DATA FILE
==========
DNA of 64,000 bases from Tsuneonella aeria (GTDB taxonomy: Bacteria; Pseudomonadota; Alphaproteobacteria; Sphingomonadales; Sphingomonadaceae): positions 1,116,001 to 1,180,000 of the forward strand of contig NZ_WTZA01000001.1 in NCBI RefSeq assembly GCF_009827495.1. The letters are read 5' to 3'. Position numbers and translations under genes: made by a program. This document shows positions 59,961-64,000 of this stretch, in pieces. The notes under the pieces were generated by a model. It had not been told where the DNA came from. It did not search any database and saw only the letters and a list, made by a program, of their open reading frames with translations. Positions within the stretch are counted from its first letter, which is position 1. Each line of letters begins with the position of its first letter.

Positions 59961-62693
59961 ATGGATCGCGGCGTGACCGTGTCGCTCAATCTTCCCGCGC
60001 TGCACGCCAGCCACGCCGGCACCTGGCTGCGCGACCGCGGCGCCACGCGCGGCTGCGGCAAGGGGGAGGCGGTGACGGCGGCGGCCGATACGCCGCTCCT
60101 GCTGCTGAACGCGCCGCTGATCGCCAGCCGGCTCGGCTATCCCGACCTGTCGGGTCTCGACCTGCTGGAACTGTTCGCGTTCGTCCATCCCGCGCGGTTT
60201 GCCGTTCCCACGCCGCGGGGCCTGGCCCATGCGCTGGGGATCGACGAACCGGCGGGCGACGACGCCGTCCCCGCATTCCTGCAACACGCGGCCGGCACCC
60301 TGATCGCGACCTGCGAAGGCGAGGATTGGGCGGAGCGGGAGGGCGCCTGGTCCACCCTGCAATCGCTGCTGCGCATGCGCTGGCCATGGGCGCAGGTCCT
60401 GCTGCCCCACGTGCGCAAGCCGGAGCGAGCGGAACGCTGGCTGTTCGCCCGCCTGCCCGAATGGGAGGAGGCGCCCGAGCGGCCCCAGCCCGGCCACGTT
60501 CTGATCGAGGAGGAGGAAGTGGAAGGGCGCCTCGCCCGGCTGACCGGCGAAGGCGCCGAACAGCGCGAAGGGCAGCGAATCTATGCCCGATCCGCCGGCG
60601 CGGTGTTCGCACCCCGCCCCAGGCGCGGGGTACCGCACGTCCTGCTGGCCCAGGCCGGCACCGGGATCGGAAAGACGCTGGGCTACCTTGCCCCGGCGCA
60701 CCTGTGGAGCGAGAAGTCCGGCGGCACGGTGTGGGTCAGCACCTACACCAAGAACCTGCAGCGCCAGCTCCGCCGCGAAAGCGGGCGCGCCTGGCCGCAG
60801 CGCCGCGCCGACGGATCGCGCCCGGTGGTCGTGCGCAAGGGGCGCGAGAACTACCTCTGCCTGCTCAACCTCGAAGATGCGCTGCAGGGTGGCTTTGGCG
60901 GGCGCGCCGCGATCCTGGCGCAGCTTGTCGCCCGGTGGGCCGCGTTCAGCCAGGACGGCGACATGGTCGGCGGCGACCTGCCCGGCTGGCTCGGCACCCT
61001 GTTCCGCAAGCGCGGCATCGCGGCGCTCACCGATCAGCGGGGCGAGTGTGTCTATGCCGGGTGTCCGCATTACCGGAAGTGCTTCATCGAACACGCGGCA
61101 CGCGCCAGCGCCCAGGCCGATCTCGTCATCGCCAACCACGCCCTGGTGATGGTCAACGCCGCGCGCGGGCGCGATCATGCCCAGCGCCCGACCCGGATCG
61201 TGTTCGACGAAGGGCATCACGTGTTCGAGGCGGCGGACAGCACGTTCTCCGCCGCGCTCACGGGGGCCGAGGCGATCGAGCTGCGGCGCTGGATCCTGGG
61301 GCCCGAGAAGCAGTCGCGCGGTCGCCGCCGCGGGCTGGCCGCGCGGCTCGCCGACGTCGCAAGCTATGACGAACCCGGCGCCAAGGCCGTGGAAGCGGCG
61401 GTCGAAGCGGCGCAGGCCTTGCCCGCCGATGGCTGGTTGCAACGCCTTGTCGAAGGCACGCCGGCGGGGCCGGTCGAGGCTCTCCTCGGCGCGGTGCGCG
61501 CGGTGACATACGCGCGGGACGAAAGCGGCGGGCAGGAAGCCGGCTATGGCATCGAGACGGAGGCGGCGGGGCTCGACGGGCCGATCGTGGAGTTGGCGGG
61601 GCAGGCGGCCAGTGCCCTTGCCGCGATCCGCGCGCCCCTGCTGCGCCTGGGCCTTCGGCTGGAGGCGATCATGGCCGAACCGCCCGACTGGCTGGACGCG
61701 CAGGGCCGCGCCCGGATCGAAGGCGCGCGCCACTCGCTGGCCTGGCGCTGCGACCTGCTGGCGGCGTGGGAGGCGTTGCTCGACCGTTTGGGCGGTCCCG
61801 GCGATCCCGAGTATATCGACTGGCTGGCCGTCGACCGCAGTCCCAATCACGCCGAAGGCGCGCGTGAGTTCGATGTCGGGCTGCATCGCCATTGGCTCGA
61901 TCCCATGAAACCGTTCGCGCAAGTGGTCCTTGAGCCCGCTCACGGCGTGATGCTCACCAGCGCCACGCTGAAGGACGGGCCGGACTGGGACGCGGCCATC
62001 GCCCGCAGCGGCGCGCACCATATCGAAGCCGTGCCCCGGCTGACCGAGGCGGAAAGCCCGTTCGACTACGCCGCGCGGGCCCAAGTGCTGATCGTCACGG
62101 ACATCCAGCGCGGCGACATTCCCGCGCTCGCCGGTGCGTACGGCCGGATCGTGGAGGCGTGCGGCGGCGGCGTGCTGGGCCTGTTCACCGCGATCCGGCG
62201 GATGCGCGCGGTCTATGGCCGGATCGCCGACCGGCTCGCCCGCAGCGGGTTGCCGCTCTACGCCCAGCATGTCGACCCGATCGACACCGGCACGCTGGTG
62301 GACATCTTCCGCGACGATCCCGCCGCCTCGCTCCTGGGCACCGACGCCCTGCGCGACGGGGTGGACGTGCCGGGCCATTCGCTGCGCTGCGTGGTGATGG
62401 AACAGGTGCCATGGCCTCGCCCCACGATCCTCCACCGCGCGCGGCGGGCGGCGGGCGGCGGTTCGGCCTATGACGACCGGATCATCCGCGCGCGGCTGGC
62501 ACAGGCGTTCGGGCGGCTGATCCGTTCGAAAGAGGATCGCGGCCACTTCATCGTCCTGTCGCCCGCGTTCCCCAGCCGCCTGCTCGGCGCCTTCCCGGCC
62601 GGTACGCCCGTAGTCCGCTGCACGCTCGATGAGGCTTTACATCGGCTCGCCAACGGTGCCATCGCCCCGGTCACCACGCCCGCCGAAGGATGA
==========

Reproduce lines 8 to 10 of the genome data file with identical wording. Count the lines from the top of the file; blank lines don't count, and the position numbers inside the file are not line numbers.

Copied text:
60401 GCTGCCCCACGTGCGCAAGCCGGAGCGAGCGGAACGCTGGCTGTTCGCCCGCCTGCCCGAATGGGAGGAGGCGCCCGAGCGGCCCCAGCCCGGCCACGTT
60501 CTGATCGAGGAGGAGGAAGTGGAAGGGCGCCTCGCCCGGCTGACCGGCGAAGGCGCCGAACAGCGCGAAGGGCAGCGAATCTATGCCCGATCCGCCGGCG
60601 CGGTGTTCGCACCCCGCCCCAGGCGCGGGGTACCGCACGTCCTGCTGGCCCAGGCCGGCACCGGGATCGGAAAGACGCTGGGCTACCTTGCCCCGGCGCA